When it comes to “music-making”, I preferably play in a duo with my wife; she takes out her violin and I sit down by the piano, playing some overture, occasionally plunging into a scherzo, teasing her, and playing like a fiery man, not à la impromptu, as we have agreed, but as though performing brigand songs. My wife is angry and, for appearances sake, plays her revolt, which ultimately results in a comic film en miniature, an instructive duo for the nervous, a canny burlesque: my little Klára pretends to question the sense of our marriage, as though throwing away all our splendid experiences, the dream of the past vanishes, as do the reminiscences of the amazing flight somewhere or other, the fairy tales of our days together, many a romantic evening at the shore, for instance, on the fifth day of the fifth Moon in La Jolla, California, or on the quai Malaquais, or in Greek holiday resorts, of visiting art galleries, admiring together the frescos of Piero della Francesca and various estampes there, Böcklin’s picture “Villa by the Sea”, of prudent reading aloud of the Poems of Apollinaire, of feasting on the fruit of the sea, which in some countries is also eaten by simple workmen. Instead, all kinds of vicissitudes de la vie are evoked, as are the annual, unfulfilled three wishes, and if it happens that we touch the black-bottom of our long-term relationship, tears, and even a knife, crop up. The other day, we again carried out such a kitchen revue, we were like the soldier and the dancer the wrong way round, little Klára was like a beautiful butterfly that stamped. But I then surreptitiously declared: “On tourne!” and my wife awoke to the possibility of being recorded on video and so ceased to be a strangler of the atmosphere, and her speaking, almost roaring like a Thunderbolt P-47, ceased to remind one of a toccata of folk poetry, passing over instead to sweeter canzoni and madrigal stanzas. For an outside observer, it was a downright concerto da camera, sounding like a genuine sinfonietta giocosa.
At home, we often play such scherzos and divertimentos – once even eight preludes, one of them a prelude in the form of a scherzo, dances or at least a dance sketch. We particularly love tango, which, however, must not be too slow, not andante, but at least allegretto, as well as saltarello, habanera, valse (but like capriccio), foxtrot (for instance, our three favourites: One-step, for the Red Seven and Na růžku, the last piece born in the workshop of the Polička native), and as regards the Czech dances, we frequently play together polkas (which, in contrast, must whirl like genuine rhythmic etudes, only then is it a real bagarre), mazurkas, waltzes, furiants, which duly gives rise to a whole Czech Rhapsody. Moreover, sometimes we even march, in the proper military manner. In the course of time, I have convinced my hesitant family that something like a jazz suite is suitable for dance too. Now and then, they get excited and they themselves require that we perform le jazz, at least a few movements, blues in particular. A few give preference to film music though.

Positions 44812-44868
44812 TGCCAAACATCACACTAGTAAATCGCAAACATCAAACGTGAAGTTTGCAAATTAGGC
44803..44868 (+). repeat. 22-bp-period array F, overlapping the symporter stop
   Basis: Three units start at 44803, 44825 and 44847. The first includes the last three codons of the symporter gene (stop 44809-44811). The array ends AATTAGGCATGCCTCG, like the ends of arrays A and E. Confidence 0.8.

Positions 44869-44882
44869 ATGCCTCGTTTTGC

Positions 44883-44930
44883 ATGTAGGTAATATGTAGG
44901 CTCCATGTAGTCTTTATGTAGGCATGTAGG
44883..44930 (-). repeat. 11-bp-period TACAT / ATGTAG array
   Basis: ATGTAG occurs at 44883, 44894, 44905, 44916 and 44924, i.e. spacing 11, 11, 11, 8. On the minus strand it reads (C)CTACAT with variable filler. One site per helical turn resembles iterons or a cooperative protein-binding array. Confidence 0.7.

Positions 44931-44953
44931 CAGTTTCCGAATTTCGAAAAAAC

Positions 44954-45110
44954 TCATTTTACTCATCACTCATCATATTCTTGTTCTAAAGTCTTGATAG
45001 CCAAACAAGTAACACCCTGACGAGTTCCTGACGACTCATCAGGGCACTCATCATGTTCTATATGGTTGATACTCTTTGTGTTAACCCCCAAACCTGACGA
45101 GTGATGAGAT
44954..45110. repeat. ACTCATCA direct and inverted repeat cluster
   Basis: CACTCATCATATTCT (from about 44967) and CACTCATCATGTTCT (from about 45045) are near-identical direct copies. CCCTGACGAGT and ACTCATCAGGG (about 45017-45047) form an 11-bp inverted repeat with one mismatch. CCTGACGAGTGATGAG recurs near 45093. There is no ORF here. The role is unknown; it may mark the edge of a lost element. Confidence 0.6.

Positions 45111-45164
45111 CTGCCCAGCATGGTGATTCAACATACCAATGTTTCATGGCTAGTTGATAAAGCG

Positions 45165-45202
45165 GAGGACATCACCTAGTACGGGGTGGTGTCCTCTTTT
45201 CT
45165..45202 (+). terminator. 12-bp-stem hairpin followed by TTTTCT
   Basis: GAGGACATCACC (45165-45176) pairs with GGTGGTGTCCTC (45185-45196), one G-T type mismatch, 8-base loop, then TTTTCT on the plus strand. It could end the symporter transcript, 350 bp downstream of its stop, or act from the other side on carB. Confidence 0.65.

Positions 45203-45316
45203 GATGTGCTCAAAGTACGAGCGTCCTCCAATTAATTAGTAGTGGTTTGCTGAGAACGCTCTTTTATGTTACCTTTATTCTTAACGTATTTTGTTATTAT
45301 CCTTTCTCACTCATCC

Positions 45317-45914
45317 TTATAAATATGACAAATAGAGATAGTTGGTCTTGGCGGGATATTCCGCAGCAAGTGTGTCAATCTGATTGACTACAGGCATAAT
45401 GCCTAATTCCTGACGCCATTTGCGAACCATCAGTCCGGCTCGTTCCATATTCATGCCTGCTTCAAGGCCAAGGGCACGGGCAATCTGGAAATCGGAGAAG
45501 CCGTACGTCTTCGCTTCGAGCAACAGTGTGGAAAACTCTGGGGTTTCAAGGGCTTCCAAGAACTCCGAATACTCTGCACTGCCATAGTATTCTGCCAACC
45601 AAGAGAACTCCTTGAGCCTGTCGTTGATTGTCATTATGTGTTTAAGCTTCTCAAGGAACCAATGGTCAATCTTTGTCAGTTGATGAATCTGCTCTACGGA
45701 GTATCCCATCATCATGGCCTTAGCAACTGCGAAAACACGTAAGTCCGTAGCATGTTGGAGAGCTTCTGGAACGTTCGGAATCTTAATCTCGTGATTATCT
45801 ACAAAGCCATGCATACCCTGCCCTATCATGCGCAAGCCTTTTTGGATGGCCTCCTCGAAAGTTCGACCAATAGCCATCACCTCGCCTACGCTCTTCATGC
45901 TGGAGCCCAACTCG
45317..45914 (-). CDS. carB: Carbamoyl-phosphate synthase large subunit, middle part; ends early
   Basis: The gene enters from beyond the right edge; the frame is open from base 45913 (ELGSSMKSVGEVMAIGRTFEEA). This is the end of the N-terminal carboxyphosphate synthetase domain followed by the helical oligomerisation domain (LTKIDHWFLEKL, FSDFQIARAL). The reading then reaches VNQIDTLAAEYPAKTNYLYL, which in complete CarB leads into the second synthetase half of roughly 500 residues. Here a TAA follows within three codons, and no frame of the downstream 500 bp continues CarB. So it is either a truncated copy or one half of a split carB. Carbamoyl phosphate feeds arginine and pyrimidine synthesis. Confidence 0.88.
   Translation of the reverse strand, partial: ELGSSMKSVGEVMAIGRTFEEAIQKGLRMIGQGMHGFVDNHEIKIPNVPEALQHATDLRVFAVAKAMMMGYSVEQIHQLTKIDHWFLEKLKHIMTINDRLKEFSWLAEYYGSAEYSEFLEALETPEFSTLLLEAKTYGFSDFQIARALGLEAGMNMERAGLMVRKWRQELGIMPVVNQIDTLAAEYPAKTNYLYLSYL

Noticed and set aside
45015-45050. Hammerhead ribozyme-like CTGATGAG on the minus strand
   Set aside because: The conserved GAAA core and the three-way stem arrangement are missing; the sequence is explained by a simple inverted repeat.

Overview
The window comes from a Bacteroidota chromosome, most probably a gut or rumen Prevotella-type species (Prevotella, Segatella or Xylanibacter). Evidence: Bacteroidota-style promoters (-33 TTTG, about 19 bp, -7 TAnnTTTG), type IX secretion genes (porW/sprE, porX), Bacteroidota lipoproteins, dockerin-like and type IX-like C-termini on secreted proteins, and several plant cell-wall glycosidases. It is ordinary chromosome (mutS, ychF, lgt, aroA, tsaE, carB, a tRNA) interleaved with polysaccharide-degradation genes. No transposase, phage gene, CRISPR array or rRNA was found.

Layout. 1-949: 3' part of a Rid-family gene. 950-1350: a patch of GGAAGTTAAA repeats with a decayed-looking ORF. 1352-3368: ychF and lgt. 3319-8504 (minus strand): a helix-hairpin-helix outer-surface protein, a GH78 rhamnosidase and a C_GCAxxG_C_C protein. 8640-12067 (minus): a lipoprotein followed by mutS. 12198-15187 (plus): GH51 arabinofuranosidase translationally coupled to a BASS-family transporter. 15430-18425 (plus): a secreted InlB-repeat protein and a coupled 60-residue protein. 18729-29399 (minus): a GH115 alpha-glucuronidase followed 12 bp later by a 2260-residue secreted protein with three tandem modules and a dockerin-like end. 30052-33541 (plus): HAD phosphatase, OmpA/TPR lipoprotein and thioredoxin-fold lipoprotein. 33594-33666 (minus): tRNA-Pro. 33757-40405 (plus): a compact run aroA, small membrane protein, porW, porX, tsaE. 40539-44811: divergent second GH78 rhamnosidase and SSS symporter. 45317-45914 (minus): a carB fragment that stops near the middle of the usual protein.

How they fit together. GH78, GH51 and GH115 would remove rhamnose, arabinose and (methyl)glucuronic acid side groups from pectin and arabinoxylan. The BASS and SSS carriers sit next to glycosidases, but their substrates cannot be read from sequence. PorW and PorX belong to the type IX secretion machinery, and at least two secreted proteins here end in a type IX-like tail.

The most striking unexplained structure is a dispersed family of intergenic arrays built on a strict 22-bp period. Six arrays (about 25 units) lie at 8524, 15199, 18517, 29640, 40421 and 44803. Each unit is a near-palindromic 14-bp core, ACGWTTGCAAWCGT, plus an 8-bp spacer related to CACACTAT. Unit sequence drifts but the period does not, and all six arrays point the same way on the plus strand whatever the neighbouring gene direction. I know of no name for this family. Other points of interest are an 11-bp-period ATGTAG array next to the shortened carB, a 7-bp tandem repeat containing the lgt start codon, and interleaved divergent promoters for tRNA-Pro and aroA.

Furthermore, we play a game we call Six Characters in Search of an Author (a sextet made up of: my wife and I, and two sets of parents; sometimes I am absent and just a quintet gets together, yet at other times we expand and form a nonet). We put on a few short pieces and one trio competes with the other; they are actually enigmas relating to Czech (and other) music and film. The winner then holds a victory march, like an Oriental ruler or a god from an ancient epic, such as Gilgamesh or Istar, a sort of festival march accompanied by a guitar played by the loser. Subsequently, the latter has to carry out such absurd tasks as political greetings, veil dances, a salute to the Sokols and the Sokol Festival (in the fashion of the 1932 Sokol Festival, which my family knows very well), to imitate buquinistes, to present a plaint against the unknown, to pretend to be Mirandolina, Ariane, Mariken of Nimègue (yes, it’s the notorious Marijka the unfaithful) or Princess Libuše with a swan neck (once I sang Smetana’s overture) and so on, depending on that which the winner so requires.